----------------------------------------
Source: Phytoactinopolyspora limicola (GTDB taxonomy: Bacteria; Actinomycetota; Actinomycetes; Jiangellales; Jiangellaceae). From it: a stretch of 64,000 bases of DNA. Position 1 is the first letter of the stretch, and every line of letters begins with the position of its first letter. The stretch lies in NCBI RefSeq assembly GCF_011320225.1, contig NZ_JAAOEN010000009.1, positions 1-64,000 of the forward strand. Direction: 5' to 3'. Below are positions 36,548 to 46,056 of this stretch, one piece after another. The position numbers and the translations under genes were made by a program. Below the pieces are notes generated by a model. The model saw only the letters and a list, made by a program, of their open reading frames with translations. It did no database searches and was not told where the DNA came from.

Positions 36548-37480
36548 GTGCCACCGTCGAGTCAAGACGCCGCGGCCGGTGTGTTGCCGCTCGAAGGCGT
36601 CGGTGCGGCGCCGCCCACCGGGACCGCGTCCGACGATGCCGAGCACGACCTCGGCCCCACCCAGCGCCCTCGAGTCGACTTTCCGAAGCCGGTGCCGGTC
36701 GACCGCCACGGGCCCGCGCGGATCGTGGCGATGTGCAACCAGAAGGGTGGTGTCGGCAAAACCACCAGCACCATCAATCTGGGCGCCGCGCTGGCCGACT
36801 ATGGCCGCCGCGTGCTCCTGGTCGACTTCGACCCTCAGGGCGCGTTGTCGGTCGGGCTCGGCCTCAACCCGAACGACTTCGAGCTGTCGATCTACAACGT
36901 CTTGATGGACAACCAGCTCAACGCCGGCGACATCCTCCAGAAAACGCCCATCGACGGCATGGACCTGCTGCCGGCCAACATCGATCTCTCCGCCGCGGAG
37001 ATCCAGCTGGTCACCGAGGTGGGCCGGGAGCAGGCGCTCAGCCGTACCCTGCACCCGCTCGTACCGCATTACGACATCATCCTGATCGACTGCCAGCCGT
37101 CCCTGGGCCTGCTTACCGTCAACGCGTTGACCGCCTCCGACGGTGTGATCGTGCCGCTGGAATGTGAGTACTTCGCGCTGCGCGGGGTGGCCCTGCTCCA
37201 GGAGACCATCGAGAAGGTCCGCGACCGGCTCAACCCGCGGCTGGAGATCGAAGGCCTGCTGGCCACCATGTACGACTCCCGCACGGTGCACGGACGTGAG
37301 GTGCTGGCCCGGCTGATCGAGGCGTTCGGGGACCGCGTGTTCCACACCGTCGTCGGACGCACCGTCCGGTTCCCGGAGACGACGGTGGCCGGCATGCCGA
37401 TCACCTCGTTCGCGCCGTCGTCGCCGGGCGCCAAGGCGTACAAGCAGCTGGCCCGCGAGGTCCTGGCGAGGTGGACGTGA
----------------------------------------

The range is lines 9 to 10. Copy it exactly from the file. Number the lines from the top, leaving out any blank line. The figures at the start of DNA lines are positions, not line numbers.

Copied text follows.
37101 CCCTGGGCCTGCTTACCGTCAACGCGTTGACCGCCTCCGACGGTGTGATCGTGCCGCTGGAATGTGAGTACTTCGCGCTGCGCGGGGTGGCCCTGCTCCA
37201 GGAGACCATCGAGAAGGTCCGCGACCGGCTCAACCCGCGGCTGGAGATCGAAGGCCTGCTGGCCACCATGTACGACTCCCGCACGGTGCACGGACGTGAG